Results 1-6of 6 Reviews
March 4, 2008
by DAB JJB
St. Louis, Missouri
April 23, 2003
Metropolitan Frontiers - 1835-2000 show displays that range from Indian settlements and the railroads through the Civil War and the Civil Rights movement up to and through the 1996 Olympic Games.
There is a permanent display devoted to the American Civil War delving into the causes of the devastating war in which more than 670,000 died. This is one of the largest and most comprehensive exhibitions about one of the most important events in our country. Poignant photos and personal stories show how the war impacted those who experienced it.
Shaping Traditions: Folk Arts in a Changing South is an exhibit focusing on the influence of the music we sing, the stories we share, and the tools and furnishings we use. Sound enclosures create listening environments for visitors to experience folk storytelling, singing, and instrumental music. There are also examples of quilting, woodwork, basketry, weaving, and every pottery.
The story of golf legend Bobby Jones and his trip to the rolling green fairways of Augusta National and the Master is told. This display traces Georgia's story of golf from course development and tournament play to women in the game and the integration of public courses.
There is currently an exhibit of nearly 100 works from cartoonist Jack Davis' work. He has done album covers, animated commercials, and book jackets along with MAD Magazine characters and 36 Time Magazine covers plus much more. A 30-minute video also sheds light on his career and the work he loves.
We also visited the Historic Homes and Gardens on this property. The Swan House is an elegant classically styled mansion named for the swan motif found throughout the building. The house is currently undergoing renovation but the tour tells about the Inman family, the servants and their activities, the lifestyles of the 1920s and 1930s, and the styles present in the house and gardens.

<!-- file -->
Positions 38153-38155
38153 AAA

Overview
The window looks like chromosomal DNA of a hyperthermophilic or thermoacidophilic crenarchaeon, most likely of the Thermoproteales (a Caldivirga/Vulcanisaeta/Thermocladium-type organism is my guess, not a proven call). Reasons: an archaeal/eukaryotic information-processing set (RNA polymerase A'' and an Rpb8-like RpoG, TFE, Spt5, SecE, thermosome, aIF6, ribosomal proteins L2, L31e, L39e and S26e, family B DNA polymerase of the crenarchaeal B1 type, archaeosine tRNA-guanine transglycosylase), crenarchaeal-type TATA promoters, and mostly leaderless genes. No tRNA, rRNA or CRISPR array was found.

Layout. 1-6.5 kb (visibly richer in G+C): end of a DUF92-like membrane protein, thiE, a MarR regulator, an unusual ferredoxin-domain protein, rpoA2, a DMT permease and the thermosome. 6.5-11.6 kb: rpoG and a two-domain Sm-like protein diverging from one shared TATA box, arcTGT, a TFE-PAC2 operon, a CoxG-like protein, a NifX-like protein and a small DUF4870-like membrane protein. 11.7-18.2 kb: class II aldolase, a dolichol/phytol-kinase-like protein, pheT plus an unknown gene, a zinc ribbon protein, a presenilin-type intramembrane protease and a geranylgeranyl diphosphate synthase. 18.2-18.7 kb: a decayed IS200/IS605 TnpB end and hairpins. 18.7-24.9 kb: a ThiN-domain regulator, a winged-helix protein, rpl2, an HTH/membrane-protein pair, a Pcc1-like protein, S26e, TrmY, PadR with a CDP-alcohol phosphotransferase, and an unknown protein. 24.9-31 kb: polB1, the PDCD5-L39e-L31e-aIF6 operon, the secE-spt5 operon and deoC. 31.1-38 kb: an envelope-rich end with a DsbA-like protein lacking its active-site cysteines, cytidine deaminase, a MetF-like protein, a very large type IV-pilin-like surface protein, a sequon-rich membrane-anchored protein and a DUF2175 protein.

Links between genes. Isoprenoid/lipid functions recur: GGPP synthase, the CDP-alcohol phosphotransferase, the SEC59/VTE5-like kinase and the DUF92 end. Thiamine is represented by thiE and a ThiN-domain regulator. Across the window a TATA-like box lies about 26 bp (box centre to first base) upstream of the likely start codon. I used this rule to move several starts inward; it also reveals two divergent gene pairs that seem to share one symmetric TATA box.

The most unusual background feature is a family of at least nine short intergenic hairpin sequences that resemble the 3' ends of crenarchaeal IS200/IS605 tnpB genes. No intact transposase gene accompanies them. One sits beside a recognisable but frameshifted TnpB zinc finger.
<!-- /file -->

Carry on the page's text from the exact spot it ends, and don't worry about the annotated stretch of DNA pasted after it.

The Tullie Smith Farm is another sight available for touring. It is a plantation-plain house built in the 1840s by the Robert Smith family. Originally located east of Atlanta outside the city limits, the house survived the near-total destruction of Atlanta in 1864. Contrary to popular belief, yeoman farm were more commonplace than the large plantations many people associate with the Deep South. The farm comples serves as tangible evidence of the rural past in a metropolitan area. The house is surrounded by a separate kitchen, blacksmith shop, smokehouse, double corncrib, pioneer log cabin, and barn. Costumed interpreters perform everyday activities typical of nineteenth-centry rural Georgia such as open-hearth cooking, animal care, blacksmithing, basket weaving, candle making, yarn spinning, weaving, and other craft demonstrations.
From journal Fairfield Plantation outside Atlanta
Charlotte, North Carolina
April 5, 2001
A fun walk down memory lane took place in the "Toy Stories: A Playful History of Toys" exhibit. I got to play an old Atari game and saw toys from as far back as the early 20th Century.
The permanent collection also includes a folk art exhibit (which I felt was a little out of place). Walking from the Civil War to Toys to Bobby Jones to Folk Art was weird but it kept it interesting.
It was also fun to walk around the grounds on the nature trails and explore two historic southern buildings. I really love traditional southern architecture.
The museum is right next to the Governor's Mansion and on West Paces Ferry Rd. (one of the prettiest drives in Atlanta). If you have about 2-3 hours, this an excellent family activity. It is particulary fun if you are a history buff.
From journal Atlanta from an ex-Native's Perspective
March 19, 2001
It should be noted that the museum sponsors many wonderful, special activities for kids including golf clinics (Georgia, of course, has very strong ties to this sport! There is a permanent Bobby Jones exhibit in the museum.), sheep shawling in the Tullie Smith Farm, American war re-enactments, folk arts, etc.... You may visit the History Center's website at www.atlantahistorycenter.com to view a schedule of such events.Essential Information:Operating Hours:Monday-Saturday 10-5:30Sunday 12-5:30Closed Major Holidays
Admission: $12/adult, $10/seniors, $7/kids 3-17, Free/under 3. Extra $1 fee for tours of Tullie Smith Farm and Swan House.On-site Food: Casual dining in the Coca Cola Cafe or more refined lunch in the Swan Coach House. Cafe open daily. Swan Coach House closed on Sundays.
Tip: Atlanta residents look for once-a-year specials in the AJC when admission to the museum is greatly reduced or free.
From journal Atlanta with the Family
December 25, 2000
From journal Atlanta, home of the Braves
New York, New York
June 27, 2000
From journal Atlanta - small city/southern charm